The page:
|Orleans Parish School Board|
|2401 Westbend Parkway|
New Orleans, LA 70114
|Motto||Our job is building for the future|
|Grades||PK - 12|
|President||John A. Brown, Sr.|
|Asst. Superintendent(s)||Mary K. Garton|
|NCES District ID||2201170|
|Students and staff|
|Students||approximately 15,500 (excludes RSD- & BESE-chartered public schools)|
New Orleans Public Schools (NOPS) is the public school system that serves all of New Orleans, Louisiana, United States. Schools within the system are governed by a multitude of entities, including the Orleans Parish School Board (OPSB), which directly administers 6 schools and has granted charters to another 18, and the Recovery School District of Louisiana (RSD), which no longer directly administers any schools within Orleans Parish. Instead, all public schools operating under the RSD umbrella within Orleans Parish are, as of the Fall of 2014, independent public charter schools. Though the Orleans Parish School Board has retained ownership of all the assets of the New Orleans Public Schools system, including all school buildings, approximately 93% of students attending public schools in Orleans Parish now attend independent public charter schools - the highest percentage in the nation. The headquarters of the OPSB is in the West Bank neighborhood of Algiers, while the RSD's New Orleans office is on Poydras Street in the CBD.
NOPS was wholly controlled by the OPSB before Hurricane Katrina and was the New Orleans area's largest school district before Katrina devastated the city on August 29, 2005, damaging or destroying more than 100 of the district's 128 school buildings. NOPS served approximately 65,000 students pre-Katrina. For decades prior to Hurricane Katrina's landfall, the OPSB-administered system was widely recognized as the lowest performing school district in Louisiana. According to researchers Carl L. Bankston and Stephen J. Caldas, only 12 of the 103 public schools then in operation within the city limits of New Orleans showed reasonably good performance at the beginning of the 21st century.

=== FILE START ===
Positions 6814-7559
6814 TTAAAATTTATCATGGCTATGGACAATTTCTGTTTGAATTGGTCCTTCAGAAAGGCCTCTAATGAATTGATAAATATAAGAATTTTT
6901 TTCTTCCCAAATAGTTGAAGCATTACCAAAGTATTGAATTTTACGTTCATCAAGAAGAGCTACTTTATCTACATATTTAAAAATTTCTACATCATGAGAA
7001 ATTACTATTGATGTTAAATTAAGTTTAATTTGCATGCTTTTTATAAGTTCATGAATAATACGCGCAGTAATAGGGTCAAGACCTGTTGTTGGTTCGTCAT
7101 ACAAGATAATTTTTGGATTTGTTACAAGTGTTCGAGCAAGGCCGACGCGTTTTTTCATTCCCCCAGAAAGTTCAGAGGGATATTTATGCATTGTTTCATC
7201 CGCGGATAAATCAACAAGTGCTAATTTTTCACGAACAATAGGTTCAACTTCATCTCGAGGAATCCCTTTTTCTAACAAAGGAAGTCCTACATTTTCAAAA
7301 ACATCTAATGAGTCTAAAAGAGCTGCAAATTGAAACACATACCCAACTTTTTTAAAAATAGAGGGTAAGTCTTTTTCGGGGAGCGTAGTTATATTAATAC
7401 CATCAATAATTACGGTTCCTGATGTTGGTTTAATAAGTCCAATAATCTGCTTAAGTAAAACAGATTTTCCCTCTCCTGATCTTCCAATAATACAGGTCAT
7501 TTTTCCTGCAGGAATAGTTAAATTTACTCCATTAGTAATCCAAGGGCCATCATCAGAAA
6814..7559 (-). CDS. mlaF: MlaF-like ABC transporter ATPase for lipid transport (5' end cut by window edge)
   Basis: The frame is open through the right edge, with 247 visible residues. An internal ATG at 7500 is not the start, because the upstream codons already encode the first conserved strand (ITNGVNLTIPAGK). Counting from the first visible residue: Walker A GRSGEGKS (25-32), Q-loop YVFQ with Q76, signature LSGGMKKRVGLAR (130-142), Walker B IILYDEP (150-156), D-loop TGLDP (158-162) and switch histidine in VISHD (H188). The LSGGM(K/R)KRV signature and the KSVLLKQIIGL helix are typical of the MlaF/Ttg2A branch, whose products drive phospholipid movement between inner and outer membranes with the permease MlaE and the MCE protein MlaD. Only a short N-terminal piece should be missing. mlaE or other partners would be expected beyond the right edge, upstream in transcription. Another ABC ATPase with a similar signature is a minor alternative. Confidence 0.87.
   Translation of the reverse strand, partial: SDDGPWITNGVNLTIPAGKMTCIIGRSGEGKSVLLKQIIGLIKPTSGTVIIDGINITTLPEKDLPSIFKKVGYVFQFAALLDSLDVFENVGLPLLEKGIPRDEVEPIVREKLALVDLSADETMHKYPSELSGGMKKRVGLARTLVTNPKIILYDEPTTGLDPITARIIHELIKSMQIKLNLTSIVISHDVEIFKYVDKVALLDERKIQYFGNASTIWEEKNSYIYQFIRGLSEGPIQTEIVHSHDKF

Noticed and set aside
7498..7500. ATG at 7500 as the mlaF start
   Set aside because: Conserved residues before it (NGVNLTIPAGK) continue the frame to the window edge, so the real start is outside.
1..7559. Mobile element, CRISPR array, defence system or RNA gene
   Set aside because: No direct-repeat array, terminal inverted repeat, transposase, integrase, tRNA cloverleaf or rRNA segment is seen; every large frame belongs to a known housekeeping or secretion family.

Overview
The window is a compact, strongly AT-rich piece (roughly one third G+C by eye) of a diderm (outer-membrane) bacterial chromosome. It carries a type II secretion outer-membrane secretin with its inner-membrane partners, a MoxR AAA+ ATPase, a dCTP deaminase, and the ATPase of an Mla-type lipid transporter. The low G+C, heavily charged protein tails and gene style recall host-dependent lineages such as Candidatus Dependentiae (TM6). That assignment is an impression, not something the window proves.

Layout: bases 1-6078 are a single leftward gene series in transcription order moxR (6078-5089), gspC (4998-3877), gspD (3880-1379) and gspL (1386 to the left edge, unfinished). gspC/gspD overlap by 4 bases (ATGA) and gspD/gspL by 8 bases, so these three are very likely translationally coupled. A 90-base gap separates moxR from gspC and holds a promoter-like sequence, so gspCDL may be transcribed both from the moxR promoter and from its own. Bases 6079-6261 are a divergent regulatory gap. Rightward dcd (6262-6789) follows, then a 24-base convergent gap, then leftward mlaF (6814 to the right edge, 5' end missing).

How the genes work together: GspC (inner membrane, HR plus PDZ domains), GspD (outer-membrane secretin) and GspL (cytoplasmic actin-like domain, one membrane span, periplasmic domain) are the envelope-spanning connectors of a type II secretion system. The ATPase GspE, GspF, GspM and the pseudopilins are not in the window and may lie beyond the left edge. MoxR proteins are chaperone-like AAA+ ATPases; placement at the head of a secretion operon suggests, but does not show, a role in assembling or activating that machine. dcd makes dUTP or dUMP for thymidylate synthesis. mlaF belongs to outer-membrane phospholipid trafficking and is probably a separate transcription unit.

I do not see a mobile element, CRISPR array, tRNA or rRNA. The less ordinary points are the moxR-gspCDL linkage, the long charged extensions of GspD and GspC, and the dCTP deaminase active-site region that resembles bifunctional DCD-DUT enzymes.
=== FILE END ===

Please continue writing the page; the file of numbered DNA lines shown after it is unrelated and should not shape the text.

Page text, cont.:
In Katrina's immediate aftermath, an overwhelmed Orleans Parish School Board asserted that the school system would remain closed indefinitely. The Louisiana Legislature took advantage of this abdication of local leadership and acted swiftly. As a result of legislation passed by the state in November 2005, 102 of the city's worst-performing public schools were transferred to the Recovery School District (RSD), which is operated by the Louisiana Department of Education and was headed for a key period (2008-2011) by noted education leader Paul Vallas. The Recovery School District had been created in 2003 to allow the state to take over failing schools, those that fell into a certain "worst-performing" metric. Five public schools in New Orleans had been transferred to RSD control prior to Katrina.